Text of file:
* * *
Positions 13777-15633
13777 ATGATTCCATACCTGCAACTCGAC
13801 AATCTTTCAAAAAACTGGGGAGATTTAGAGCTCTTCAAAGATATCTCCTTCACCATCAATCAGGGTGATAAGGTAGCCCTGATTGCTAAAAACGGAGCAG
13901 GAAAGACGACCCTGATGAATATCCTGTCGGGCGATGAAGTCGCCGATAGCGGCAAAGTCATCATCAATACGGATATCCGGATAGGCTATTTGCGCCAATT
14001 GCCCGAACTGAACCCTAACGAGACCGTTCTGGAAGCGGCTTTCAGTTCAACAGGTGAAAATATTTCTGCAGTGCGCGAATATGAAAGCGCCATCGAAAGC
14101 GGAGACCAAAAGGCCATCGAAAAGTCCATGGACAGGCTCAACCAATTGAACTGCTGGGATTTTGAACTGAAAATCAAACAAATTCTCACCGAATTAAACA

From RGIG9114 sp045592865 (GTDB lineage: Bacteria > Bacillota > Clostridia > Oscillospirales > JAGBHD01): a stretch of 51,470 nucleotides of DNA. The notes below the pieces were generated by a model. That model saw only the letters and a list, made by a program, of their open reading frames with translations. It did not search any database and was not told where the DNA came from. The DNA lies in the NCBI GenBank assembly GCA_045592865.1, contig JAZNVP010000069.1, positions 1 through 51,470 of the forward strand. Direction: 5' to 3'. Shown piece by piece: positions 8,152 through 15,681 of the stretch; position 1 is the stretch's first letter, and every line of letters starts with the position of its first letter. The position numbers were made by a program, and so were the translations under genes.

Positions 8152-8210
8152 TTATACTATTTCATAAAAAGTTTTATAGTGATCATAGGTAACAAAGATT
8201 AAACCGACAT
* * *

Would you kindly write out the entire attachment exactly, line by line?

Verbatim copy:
Positions 13777-15633
13777 ATGATTCCATACCTGCAACTCGAC
13801 AATCTTTCAAAAAACTGGGGAGATTTAGAGCTCTTCAAAGATATCTCCTTCACCATCAATCAGGGTGATAAGGTAGCCCTGATTGCTAAAAACGGAGCAG
13901 GAAAGACGACCCTGATGAATATCCTGTCGGGCGATGAAGTCGCCGATAGCGGCAAAGTCATCATCAATACGGATATCCGGATAGGCTATTTGCGCCAATT
14001 GCCCGAACTGAACCCTAACGAGACCGTTCTGGAAGCGGCTTTCAGTTCAACAGGTGAAAATATTTCTGCAGTGCGCGAATATGAAAGCGCCATCGAAAGC
14101 GGAGACCAAAAGGCCATCGAAAAGTCCATGGACAGGCTCAACCAATTGAACTGCTGGGATTTTGAACTGAAAATCAAACAAATTCTCACCGAATTAAACA

From RGIG9114 sp045592865 (GTDB lineage: Bacteria > Bacillota > Clostridia > Oscillospirales > JAGBHD01): a stretch of 51,470 nucleotides of DNA. The notes below the pieces were generated by a model. That model saw only the letters and a list, made by a program, of their open reading frames with translations. It did not search any database and was not told where the DNA came from. The DNA lies in the NCBI GenBank assembly GCA_045592865.1, contig JAZNVP010000069.1, positions 1 through 51,470 of the forward strand. Direction: 5' to 3'. Shown piece by piece: positions 8,152 through 15,681 of the stretch; position 1 is the stretch's first letter, and every line of letters starts with the position of its first letter. The position numbers were made by a program, and so were the translations under genes.

Positions 8152-8210
8152 TTATACTATTTCATAAAAAGTTTTATAGTGATCATAGGTAACAAAGATT
8201 AAACCGACAT